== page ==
[erlang-questions] Reassigning variables

Oscar Hellström <>
Wed Mar 18 12:41:43 CET 2009


Hi,

Peter Sabaini wrote:
> On Tuesday 17 March 2009 21:21:29 mats cronqvist wrote:
>   
>> Matthew Dempsky <> writes:
>>     
>>> I like pattern matching in the majority of cases, but I find I write
>>> enough code where I need to incrementally update a data structure, and
>>> maintaining that code is a pain when I have code like:
>>>
>>>   X = foo(),
>>>   X1 = bar(X),
>>>   X2 = xyzzy(X1),
>>>   blah(X2).
>>>
>>> and later want to change it to:
>>>
>>>   X = foo(),
>>>   X1 = whee(X),
>>>   X2 = bar(X1),
>>>   X3 = xyzzy(X2),
>>>   blah(X3).
>>>       
>>   Apologies in advance for calling you a noob.
>>     
>
> You can call me a noob, I don't mind ;-)
>
>   
>>   But in my experience, all beginners start off writing code like the
>> above. Whereas seasoned Erlangers produce something more like this;
>>
>> x() ->
>>   blah_it(xyzzy(make_whee(foo()))).
>>     
>
> IMHO intermediate values are sometimes quite useful if not necessary -- I 
> often find myself needing to break up some such nested function calls just for 
> a temporary ?debugFmt() or logging call -- this is a bit of a nuisance. This 
> is compounded by the fact that often the punctuation needs to change too in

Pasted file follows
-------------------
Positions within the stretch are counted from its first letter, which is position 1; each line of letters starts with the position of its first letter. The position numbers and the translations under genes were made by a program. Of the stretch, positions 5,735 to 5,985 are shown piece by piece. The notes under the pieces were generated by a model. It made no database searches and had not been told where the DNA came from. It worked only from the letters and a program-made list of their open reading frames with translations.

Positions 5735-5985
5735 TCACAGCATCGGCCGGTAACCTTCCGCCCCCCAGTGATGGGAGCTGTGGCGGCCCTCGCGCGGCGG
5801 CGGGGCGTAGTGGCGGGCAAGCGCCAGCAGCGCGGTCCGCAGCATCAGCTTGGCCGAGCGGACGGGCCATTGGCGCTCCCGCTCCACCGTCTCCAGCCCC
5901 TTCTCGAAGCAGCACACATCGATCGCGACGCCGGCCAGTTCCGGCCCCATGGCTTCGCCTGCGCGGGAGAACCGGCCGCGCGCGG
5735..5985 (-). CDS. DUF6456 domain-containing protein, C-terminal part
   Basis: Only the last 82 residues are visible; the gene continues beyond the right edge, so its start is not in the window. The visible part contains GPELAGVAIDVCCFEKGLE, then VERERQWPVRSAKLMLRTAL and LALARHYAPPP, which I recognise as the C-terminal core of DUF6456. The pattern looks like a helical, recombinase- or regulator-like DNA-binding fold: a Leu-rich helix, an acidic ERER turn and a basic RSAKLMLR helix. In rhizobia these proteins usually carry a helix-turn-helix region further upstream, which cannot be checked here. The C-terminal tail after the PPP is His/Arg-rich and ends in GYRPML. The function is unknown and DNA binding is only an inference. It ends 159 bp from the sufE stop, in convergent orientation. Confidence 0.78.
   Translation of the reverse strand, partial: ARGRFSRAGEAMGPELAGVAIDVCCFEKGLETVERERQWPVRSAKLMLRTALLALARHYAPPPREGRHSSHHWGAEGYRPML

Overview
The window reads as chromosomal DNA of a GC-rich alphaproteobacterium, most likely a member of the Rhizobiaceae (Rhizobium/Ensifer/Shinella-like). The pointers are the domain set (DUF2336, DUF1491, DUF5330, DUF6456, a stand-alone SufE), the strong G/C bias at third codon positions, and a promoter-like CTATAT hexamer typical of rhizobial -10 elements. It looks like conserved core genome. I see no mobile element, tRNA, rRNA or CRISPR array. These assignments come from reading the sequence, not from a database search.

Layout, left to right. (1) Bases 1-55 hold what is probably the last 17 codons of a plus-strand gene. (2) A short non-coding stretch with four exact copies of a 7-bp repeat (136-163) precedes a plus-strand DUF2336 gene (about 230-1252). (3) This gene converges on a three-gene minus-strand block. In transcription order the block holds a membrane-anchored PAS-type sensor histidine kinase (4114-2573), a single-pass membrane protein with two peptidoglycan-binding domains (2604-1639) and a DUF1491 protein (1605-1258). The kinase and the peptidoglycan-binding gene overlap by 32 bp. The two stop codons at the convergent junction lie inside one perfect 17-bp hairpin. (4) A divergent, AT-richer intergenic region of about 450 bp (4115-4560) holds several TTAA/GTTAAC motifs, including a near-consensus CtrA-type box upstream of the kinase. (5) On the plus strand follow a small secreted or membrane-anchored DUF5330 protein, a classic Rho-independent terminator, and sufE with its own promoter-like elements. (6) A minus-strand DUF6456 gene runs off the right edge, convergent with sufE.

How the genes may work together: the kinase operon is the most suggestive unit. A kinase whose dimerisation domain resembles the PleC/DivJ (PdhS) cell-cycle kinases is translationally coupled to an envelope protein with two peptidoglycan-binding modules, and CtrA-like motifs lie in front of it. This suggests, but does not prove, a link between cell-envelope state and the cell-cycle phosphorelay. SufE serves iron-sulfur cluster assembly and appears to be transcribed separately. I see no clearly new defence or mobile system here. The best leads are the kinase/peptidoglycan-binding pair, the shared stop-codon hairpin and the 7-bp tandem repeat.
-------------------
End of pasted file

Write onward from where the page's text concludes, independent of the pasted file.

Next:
> such cases. 
>
>   
For the logging yes, but for ?debugFmt() you should probably be looking
at something like the dbg module, or the trace bif, and avoid having
debug macros in your code completely. But if you look at intermediate
variables such as X1, X2, X3 etc, how often do you log all of them and
not just the final result?
> Note I'm not advocating mutable vars, I'm fine with hand-versioning my vars, 
> but it *does* add a bit of typing. 
>
> peter.
>
>
>   
>> make_whee(X) ->
>>   case whee(X) of
>>     {A,B} ->  bar(A);
>>     {A,B,C}-> bar(A)
>>   end.
>>
>> blah_it(X) when is_atom(X) -> blah(X);
>> blah_it(X) when is_list(X) -> blah(list_to_atom(X)).
>>
>>
>>   I've added some stuff to your example to make it less trivial, but
>>   it's basically the same.
>>
>>   So I think the X1 = f(X), X2 = f(X1) anti-pattern is not a weakness
>>   of the language; it's Erlang's way of telling you that you should
>>   use more functions.
>>
>>   mats
>>     
>
>   
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Best regards

-- 
Oscar Hellström, 
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